Duygu Avci

Biography

I am an independent researcher from Turkey. I completed my PhD in October 2018 in the Development Studies Program at the Institute of Social Studies. For both my MA and PhD theses, I conducted research on socio-environmental conflicts over mining in Turkey and Ecuador. Based on this research, I have published articles individually and jointly in Ecological Economics (2010), The Extractive Industries and Society (2016) and Geoforum (2017). My current research interests include vulnerability and adaptation to climate change in agriculture, food systems transformation, urban food policy, environmental justice and just transition.

 

Web profile: https://independent.academia.edu/DuyguAvci

Abstract

Political ecology of vulnerability and adaptation to climate change in agriculture in Turkey

This paper aims to analyze how the neoliberal transformation of agriculture in Turkey has produced differential vulnerabilities to climate change, and to what extent and how the responses of various actors to the challenges of climate change address the underlying causes of vulnerability. It argues that neoliberalization has increased class differentiation in rural areas and deepened the dependence of small farmers on the market relations over which they have little control and intensified the use of industrial farming practices that undermine the ecological integrity of agro-ecosystems. The paper then critically examines the efforts to tackle climate change impacts on agriculture by the government, private sector, municipalities and alternative food initiatives. It posits that the technological and managerial solutions commonly promoted by the government and the private sector are likely to increase the differentiation amongst farmers, providing some level of security to those farmers who are able to adopt such solutions and expand their market power, while exacerbating the vulnerability of those that are either not able to adopt them, or do so at the cost of increasing their dependence on the market. A number of municipalities and alternative food initiatives, albeit in different and sometimes contradictory ways, look to foster producer organizations, establish alterative exchange networks between producers and consumers, and support farmers in maintaining and/or switching to more sustainable production practices. As such, these efforts hold relatively more potential to address the root causes of vulnerability and build socio-ecological relations for a more just and sustainable agro-food system.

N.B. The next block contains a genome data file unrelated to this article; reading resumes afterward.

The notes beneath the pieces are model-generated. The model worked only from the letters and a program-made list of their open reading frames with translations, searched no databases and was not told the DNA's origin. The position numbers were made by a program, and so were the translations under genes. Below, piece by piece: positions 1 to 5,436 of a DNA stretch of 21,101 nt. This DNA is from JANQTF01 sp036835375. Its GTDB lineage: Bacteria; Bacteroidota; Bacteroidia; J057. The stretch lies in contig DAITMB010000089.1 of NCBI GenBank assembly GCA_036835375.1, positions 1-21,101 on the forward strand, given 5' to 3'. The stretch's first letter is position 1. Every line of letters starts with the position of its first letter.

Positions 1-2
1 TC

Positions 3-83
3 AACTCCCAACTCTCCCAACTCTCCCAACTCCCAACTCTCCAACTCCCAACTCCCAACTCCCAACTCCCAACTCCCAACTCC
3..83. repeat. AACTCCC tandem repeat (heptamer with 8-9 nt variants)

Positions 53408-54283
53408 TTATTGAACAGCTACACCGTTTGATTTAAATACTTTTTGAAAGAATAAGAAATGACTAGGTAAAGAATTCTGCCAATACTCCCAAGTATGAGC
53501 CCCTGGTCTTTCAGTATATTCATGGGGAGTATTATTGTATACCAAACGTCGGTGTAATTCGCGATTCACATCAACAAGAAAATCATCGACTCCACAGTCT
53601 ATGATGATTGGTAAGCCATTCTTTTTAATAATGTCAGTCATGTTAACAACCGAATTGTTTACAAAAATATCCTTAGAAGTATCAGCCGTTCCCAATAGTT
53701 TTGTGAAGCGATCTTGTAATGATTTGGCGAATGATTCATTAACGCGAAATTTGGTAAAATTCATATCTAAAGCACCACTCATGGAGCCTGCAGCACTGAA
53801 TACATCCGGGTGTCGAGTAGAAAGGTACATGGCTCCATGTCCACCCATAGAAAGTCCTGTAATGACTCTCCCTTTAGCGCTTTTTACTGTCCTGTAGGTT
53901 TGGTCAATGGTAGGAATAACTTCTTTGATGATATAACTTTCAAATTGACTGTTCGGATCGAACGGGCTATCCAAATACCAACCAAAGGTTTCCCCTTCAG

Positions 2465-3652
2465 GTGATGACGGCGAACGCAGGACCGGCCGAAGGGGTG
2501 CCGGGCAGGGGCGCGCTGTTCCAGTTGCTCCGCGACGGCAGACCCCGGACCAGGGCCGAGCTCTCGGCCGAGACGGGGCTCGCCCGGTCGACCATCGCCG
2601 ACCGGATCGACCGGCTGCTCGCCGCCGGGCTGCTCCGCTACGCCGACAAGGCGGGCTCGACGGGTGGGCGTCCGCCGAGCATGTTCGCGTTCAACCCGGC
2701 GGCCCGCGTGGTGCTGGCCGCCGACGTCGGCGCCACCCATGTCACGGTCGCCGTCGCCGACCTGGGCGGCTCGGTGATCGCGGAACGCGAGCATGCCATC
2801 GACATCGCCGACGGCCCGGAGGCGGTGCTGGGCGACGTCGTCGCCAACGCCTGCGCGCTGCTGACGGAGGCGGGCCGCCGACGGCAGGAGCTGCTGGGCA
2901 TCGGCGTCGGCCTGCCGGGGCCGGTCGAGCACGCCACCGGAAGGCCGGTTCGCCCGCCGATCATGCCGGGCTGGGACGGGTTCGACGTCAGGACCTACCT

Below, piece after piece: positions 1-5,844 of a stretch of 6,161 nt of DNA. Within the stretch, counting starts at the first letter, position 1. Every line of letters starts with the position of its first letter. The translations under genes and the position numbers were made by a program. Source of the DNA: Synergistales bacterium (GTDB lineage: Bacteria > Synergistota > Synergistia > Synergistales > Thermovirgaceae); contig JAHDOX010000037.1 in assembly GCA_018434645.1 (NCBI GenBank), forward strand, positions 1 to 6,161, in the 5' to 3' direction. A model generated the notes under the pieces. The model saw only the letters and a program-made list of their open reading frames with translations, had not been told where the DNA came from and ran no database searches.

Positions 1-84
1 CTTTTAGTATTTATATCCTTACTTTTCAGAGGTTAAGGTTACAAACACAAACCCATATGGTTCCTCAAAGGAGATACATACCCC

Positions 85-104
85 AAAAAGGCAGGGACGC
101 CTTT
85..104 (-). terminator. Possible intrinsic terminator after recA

Affiliation: independent researcher